This is what we teachers see most often: what the authors term "high responsiveness and low demandingness parents". These parents are highly responsive to the perceived needs and issues of their children, and don't give their children the chance to solve their own problems.
These parents "rush to school at the whim of a phone call from their child to deliver items such as forgotten lunches, forgotten assignments, forgotten uniforms" and "demand better grades on the final semester reports or threaten withdrawal from school".
One study participant described the problem this way: "I have worked with quite a number of parents who are so overprotective of their children that the children do not learn to take responsibility (and the natural consequences) for their actions. The children may develop a sense of entitlement and the parents then find it difficult to work with the school in a trusting, co-operative and solution- focused manner, which would benefit both child and school."
These are the parents who worry me the most - parents who won't let their child learn.
You see, teachers don't just teach reading, writing and arithmetic. We also teach responsibility, organisation, manners, restraint and foresight. These skills may not get assessed on standardised testing, but as children plot their journey into adulthood, they are, by far, the most important life skills I teach.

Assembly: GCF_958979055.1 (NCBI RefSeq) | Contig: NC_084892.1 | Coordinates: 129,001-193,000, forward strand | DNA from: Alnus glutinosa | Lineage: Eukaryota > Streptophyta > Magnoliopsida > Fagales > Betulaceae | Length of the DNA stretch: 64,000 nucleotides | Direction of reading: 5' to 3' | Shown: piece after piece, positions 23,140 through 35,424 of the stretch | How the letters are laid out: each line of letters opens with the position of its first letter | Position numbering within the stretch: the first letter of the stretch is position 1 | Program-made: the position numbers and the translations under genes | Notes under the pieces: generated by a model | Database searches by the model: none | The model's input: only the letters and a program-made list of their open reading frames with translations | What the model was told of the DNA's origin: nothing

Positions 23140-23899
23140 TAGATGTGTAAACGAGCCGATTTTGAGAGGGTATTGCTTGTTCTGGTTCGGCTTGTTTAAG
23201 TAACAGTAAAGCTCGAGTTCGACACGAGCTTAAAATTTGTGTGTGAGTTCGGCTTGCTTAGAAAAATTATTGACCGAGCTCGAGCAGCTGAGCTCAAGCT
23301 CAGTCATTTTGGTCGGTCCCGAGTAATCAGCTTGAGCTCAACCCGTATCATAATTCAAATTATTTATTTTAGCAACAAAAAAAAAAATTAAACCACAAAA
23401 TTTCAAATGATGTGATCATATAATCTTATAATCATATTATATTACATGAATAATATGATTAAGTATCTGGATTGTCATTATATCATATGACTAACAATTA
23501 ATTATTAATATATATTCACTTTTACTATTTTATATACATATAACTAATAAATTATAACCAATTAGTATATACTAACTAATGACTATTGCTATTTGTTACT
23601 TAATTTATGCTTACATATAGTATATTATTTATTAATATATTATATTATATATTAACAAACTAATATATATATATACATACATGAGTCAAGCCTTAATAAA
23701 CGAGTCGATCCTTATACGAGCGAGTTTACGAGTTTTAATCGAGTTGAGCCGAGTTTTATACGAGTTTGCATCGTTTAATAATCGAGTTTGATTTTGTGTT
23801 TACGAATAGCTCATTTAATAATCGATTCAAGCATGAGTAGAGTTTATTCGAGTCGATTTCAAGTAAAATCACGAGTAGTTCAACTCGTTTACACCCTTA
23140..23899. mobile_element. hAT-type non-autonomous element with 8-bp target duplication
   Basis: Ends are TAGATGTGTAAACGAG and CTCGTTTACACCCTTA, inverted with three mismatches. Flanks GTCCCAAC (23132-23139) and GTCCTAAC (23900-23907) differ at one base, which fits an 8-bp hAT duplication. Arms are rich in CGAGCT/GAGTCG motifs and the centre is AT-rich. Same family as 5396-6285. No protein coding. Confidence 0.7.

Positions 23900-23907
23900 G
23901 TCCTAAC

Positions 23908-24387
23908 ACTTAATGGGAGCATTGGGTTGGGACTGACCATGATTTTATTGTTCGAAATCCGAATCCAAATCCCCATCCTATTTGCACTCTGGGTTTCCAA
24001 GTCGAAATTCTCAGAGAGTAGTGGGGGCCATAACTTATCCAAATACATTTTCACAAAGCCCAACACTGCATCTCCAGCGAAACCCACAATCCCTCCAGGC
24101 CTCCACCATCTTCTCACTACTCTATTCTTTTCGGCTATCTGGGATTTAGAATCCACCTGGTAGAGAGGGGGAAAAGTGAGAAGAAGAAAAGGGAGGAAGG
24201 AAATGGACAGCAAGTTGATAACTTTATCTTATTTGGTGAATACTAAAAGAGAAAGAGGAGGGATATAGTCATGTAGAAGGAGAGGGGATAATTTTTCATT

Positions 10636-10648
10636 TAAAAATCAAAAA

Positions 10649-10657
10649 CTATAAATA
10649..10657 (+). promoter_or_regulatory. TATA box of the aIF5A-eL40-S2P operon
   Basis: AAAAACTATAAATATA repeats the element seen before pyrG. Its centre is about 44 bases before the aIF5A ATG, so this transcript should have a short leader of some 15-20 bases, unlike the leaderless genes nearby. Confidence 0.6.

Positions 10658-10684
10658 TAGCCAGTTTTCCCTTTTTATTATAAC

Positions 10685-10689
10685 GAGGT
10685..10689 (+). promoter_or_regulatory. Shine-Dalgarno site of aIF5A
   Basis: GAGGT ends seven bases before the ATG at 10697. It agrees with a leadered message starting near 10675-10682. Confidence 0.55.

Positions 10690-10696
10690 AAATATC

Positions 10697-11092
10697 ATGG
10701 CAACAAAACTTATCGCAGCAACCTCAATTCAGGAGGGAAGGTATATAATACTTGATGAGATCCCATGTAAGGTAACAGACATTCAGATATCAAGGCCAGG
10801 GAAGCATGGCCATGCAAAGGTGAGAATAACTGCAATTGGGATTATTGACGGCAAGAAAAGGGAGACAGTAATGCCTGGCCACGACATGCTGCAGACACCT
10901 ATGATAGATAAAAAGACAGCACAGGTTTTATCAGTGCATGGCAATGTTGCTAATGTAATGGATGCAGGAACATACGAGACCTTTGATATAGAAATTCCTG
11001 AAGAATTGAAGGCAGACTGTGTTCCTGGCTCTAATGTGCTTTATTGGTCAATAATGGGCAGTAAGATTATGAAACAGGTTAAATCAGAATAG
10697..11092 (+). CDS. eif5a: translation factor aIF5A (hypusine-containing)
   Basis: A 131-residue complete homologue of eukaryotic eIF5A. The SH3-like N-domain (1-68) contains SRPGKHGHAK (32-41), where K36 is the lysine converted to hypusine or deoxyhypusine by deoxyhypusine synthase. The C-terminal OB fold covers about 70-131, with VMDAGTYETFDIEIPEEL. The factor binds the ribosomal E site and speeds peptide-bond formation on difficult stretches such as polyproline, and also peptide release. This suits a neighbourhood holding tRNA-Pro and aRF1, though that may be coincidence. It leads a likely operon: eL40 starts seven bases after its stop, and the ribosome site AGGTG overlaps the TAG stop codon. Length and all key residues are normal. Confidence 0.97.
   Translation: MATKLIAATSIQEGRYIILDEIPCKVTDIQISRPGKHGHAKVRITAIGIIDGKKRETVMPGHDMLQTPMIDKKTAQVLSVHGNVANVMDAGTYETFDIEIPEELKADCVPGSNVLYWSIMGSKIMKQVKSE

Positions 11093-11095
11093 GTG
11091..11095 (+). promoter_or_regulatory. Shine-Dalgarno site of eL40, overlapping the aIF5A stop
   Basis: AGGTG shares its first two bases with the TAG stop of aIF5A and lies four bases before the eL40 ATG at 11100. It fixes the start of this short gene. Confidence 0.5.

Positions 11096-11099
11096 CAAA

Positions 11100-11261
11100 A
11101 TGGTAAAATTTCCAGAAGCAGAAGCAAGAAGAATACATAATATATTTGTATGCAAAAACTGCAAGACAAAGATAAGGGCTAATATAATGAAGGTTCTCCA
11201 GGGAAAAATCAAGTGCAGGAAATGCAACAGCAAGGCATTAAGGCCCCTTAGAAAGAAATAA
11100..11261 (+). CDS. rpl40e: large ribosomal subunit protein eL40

I'm not suggesting that parents place blind trust in their children's teachers; I would never do such a thing myself. But children make mistakes, and when they do, it's vital that parents remember that the educational benefits of consequences are a gift, not a dereliction of duty.
Year after year, my "best" students - the ones who are happiest and successful in their lives - are the students who were allowed to fail, held responsible for missteps and who were challenged to be the best people they could be in the face of their mistakes.
I'm done fantasising about ways to make that mother from 13 years ago see the light. That ship has sailed and I did the best I could for her daughter. Every year, I reassure some parent, "This setback will be the best thing that ever happened to your child", and I've long since accepted that most parents won't believe me.
That's fine. I'm patient. The lessons I teach in school typically don't pay off for years, and I don't expect thank-you cards.
I have learnt to enjoy and find satisfaction in these day-to-day lessons and in the time I get to spend with children in need of an education. But I fantasise about the day I will be trusted to teach my students how to roll with the punches, run their way through the gauntlet of adolescence and stand firm in the face of challenges - challenges that have the power to transform today's children into resourceful, competent and confident adults.
Ben Snaders/the jacky winter group. edited version of an article first published in the atlantic